When it comes to history, well we could write thousand books on the history of the Caucasus. It has been recorded in ancient Greek myths from Prometheus getting chained on the Caucasian mountains to the Argonauts searching for their golden fleece in Abkhazia. There is so much history there that I don’t know where to start and to end. So I’m just going to skip everything and tell you about a lost underwater city on the shores of Sukhumi. Sukhumi is a capitol of Abkhazia where I grew up. There is actually an underwater Hellenic city named Dioscurias, stones of which are still visible on the beach today.
In the antiquity however, that part of the world was mostly famous for 4 kingdoms. The Armenian (being the largest and consisting of Lesser and Greater Armenia), Iberia (the precursor of Georgia), Colchis (the precursor of Abkhazia or as Georgians would argue also Georgia), and Albania (not the Albania of the Balkans, but the so called Caucasian Albania, a Christian kingdom that got wiped out by Arabs, Persians and Turks eventually replaced with Caucasian Tatars a.k.a. the Azeris).
Btw, just a side-note, I’m always baffled that Georgia is allowed to claim both the kingdoms of Iberia and Colchis, when the contemporary authors never mentioned any kinship between these two kingdoms, in fact they are always recited as separate neighboring nations.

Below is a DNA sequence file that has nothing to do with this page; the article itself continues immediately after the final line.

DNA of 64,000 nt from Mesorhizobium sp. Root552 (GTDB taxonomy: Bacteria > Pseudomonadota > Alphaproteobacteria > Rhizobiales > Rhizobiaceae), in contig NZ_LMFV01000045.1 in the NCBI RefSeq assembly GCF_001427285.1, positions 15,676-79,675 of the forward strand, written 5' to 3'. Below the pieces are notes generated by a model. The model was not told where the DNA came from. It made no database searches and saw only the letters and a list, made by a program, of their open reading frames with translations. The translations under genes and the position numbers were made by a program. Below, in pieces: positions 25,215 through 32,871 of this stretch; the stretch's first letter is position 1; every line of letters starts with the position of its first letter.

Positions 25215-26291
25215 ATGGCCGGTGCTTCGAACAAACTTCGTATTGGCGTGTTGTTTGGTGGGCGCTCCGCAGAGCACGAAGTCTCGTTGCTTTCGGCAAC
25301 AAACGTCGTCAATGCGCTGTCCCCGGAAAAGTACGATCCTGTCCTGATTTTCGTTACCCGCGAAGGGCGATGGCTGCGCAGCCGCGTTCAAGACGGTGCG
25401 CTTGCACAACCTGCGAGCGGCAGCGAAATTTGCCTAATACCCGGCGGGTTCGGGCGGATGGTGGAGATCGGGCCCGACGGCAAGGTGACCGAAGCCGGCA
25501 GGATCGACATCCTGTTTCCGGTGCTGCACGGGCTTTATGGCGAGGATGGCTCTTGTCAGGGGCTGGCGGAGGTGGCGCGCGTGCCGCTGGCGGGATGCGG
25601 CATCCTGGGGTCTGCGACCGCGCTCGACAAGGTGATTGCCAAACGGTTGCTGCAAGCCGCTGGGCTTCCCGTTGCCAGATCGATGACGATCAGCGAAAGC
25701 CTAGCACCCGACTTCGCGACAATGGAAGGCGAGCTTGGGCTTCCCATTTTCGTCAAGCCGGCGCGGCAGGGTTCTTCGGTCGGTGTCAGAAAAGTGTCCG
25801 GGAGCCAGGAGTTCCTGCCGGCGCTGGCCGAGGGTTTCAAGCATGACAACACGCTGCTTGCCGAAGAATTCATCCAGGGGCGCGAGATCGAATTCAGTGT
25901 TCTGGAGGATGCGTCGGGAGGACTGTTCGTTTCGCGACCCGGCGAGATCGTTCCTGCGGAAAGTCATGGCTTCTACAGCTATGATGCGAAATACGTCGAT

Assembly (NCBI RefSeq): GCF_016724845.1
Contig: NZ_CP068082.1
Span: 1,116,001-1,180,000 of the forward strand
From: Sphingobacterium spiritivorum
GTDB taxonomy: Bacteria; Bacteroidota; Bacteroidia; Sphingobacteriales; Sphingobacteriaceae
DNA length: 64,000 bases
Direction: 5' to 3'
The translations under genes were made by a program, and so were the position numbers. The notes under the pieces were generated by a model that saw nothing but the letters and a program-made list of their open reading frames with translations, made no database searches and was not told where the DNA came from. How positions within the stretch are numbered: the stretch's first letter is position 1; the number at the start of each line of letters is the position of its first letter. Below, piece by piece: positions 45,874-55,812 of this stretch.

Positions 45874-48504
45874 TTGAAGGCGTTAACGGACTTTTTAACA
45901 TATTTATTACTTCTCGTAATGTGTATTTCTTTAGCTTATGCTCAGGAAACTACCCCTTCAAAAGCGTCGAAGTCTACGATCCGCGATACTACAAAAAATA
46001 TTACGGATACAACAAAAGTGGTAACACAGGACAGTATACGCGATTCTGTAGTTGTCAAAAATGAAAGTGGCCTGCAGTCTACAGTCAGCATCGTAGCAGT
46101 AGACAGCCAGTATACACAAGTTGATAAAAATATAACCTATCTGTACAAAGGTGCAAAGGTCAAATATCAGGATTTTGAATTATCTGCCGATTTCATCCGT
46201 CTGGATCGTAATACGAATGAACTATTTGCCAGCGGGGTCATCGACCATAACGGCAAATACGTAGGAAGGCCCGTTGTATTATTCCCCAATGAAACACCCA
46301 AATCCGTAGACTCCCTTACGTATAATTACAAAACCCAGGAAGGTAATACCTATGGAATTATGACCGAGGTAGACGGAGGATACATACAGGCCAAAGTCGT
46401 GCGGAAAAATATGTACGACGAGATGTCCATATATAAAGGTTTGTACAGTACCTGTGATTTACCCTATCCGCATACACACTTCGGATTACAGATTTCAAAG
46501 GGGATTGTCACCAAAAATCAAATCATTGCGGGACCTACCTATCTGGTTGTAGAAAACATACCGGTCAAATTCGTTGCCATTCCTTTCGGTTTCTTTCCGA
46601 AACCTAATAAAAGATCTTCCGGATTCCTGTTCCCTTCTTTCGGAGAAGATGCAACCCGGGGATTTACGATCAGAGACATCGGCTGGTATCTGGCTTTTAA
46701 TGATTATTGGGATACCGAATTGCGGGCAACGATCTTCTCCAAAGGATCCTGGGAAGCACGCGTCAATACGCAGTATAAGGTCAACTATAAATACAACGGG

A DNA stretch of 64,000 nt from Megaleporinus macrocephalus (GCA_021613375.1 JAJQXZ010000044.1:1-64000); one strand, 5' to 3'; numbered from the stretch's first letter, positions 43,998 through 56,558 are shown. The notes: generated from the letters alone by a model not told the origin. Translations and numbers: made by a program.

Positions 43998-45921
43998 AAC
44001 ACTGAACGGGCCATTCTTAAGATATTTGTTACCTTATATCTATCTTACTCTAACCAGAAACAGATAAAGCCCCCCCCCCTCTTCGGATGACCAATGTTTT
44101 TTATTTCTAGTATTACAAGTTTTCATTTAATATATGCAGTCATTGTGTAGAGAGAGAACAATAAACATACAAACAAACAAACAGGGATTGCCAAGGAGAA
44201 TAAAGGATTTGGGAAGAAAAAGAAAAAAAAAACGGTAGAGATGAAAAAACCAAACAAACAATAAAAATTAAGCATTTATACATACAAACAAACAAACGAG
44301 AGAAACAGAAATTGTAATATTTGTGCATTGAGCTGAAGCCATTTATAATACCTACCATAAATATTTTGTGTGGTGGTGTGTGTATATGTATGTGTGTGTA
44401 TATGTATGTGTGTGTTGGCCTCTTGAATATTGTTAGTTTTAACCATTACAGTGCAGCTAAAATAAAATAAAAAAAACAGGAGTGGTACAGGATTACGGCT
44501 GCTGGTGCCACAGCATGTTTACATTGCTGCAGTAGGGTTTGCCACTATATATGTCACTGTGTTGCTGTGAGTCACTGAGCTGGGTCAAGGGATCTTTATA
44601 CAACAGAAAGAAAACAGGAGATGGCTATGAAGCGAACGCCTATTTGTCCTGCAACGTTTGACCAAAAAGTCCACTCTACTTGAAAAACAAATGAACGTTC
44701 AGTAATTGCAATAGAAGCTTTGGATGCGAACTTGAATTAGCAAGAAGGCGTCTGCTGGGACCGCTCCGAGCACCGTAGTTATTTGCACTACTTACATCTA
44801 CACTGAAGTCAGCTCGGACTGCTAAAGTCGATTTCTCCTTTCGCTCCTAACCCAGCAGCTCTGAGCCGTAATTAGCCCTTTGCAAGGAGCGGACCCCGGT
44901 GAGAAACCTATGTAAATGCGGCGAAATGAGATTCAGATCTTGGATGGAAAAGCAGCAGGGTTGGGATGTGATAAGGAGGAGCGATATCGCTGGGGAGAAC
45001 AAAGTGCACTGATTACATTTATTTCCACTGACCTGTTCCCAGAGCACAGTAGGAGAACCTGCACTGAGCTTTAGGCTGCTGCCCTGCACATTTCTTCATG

Alright, now that we’ve got the last Georgian follower of this blog to unsubscribe, let’s continue to make the rest of my readership angry.
The antiquity might be too far in history for us to understand something useful about the Caucasian identity, but in the middle ages there certainly was an understanding among the Caucasian nations that they are in some way related to each other.
According to the 5th century historian’s Moses of Chorene’s History of Armenia and to Leonti Mroveli’s medieval Georgian Chronicles, Armenians, Georgians and other Caucasian nations were all related through one father “Thargamos” identified with the Biblical Togarmah. Thargamos (or Torgom) was said to have settled near mount Ararat and divided his land among his sons; Hayk (first son of Thargamos, inherited Mount Ararat and founded the Armenian nation), Kartlos (settled in north-east from Ararat, founder of Kartli and Sa’kartvelo the Georgian nation.), Bardos, Movakos (founder of the Movkans), Lekos, Heros (Settled in the eastern part of Ararat and founded the Herans), Caucas (settled beyond the Caucasus Range and founded the Kavkasos), Egros (settled between the Black Sea and Likhi Range founded the Egers).
Even though the Caucas were understood to be the people of the North Caucasus, the South Caucasians considers themselves to be close relatives of these people.
Now, there are several papers (published mostly by Georgian Universities) that would actually contend the validity of such a genealogy showing diagrams of several “other” possible genealogies. Like the one you see bellow: